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Friday, October 30, 2015

Single Malt Report: Craigellachie 18 year old 1995 Hepburn's Choice for K&L Wine Merchants

In 2014, Bacardi started releasing a range of single malts from all of its distilleries.  It was a very cool idea and something that I looked forward to.  But I haven't purchased any of these bottles because many of their prices are on the higher side of things.  Also, I don't buy full bottles blindly and I don't know many folks who have bought any of these whiskies, so I haven't been able to mooch.  But there's one exception, Craigellachie 13yo.

A few months ago, a friend had me blind taste a few things.  The last thing I tried was odd.  The first thing I said was, "It's scotch......right?"  It's was that weird.  It almost seemed like an American craft single malt, but one that was very low on oak.  My friend (who has much more whisky experience than I do) had me declare on the spot how I'd grade it.  I said borderline C+/B-, though its weirdness made me lean closer to B-.  He confirmed it was scotch and that it was Craigellachie 13.  And that he didn't understand why certain reviewers were raving about it.  I anticipate that if he ever publicly reviews it, it'll be graded less than a C+.  I won't review it in full until I do a larger, more official tasting.  But in the meantime, I'll lean much closer to the grades & notes from whiskyfun and whiskynotes than those of thewhiskeyjug and drinkhacker.

Anyway, this review has nothing to do with that whisky.  It is instead about a VERY different Craigellachie.  It's a single sherry cask, bottled by Hunter Laing under their Hepburn's Choice label for K&L Wine Merchants in the US.  It was amongst K&L's 2015 single cask exclusives and there are still some of these bottles on the shelves.  I've been pretty happy about K&L's 2015 picks, let's see if this one continues the positive trend.

Distillery: Craigellachie
Ownership: Bacardi
Independent Bottler: Hunter Laing
Label: Hepburn's Choice
Retailer: K&L only
Age: 18 years (1995 - 2014)
Region: Speyside
Maturation: Sherry Butt
Bottles: 580
Alcohol by Volume: 54.3%
Chillfiltered? No
Caramel Colorant? No
Thanks to My Annoying Opinions for the sample!

Its color is brown gold.  Well, if I didn't know what sort of cask it came from beforehand, the nose told me right away.  Prunes, dried cherries, dark chocolate, Nutella, and sulphur.  There's a small farmy note reminiscent of Tobermory.  Could that be peat moss in there too?  More chocolate with time, like a hot fudge spill on a forest floor.  It's not a pretty or polished nose, but I like it.  A nice moderately fruity cask (probably more the oak than the sherry) show up on the palate.  Grapes/raisins, dried blueberries, and prunes.  But not too sweet.  The sulphur's lighter here.  Milky chocolate and toffee.  Some heat and a malty rumble underneath.  Dark chocolate and cherry pie filling on the finish.  Black raisins and slight bitterness.  No sulphur here.  The chocolate gets milkier with time.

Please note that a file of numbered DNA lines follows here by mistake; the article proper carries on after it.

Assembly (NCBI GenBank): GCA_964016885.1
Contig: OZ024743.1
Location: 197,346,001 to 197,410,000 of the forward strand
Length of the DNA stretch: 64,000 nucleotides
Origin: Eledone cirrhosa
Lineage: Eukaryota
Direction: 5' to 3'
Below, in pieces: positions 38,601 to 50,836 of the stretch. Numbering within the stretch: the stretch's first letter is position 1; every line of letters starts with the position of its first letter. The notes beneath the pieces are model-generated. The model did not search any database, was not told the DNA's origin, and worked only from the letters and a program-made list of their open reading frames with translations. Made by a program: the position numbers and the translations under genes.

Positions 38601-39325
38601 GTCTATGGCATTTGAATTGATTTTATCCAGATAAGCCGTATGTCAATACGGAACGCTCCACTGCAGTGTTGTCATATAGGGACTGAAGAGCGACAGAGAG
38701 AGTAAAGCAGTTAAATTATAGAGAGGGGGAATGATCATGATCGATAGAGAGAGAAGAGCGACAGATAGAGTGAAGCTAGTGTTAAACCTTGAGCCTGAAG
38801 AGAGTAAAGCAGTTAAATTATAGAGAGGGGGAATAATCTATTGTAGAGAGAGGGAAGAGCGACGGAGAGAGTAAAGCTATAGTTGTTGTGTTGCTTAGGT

WITH WATER (~46%abv)
Wham! Cannon powder on the nose.  Chocolate cherry cordials.  Milky milk chocolate.  Black Mission figs (what a f---ing snob).  A little of that possible peaty thing and some orange oil.  The palate is much milder.  A little cleaner and more Glendronach-y.  Fruity but not sweet.  Small notes of mint, milk chocolate, raisins, and soil.  The raisins and chocolate continue into the finish.  Some pepper.  Maybe a little bit of that farm note.

How about this for cuteness: you can just hop on over to My Annoying Opinions's's's review and witness almost the same exact whisky experience.  And, in an unexpected twist, I also agree with thewhiskyjug's review.  Plus, Sku and I agree about this one, and the Hepburn's Bowmore too.  With all of this positivity, bottles still remain in stock as of today.  Why?

Well, this isn't for fans of the Macallan 18yo style of sherried malt.  It's a rougher or "dirty" (as per MAO's note) sherried style.  Likely the kind of thing that pisses off Jim Murray something terrible.  I did some snooping and discovered that Craigellachie does indeed use lightly peated malt, so that mossy note wasn't just my imagination.  In any case, if your palate likes a little bit of an ass-kicking -- as opposed to a foot rub -- from a sherried single malt then this may be your flavor.

Availability - K&L Wine Merchants only
Pricing - $100
Rating - 88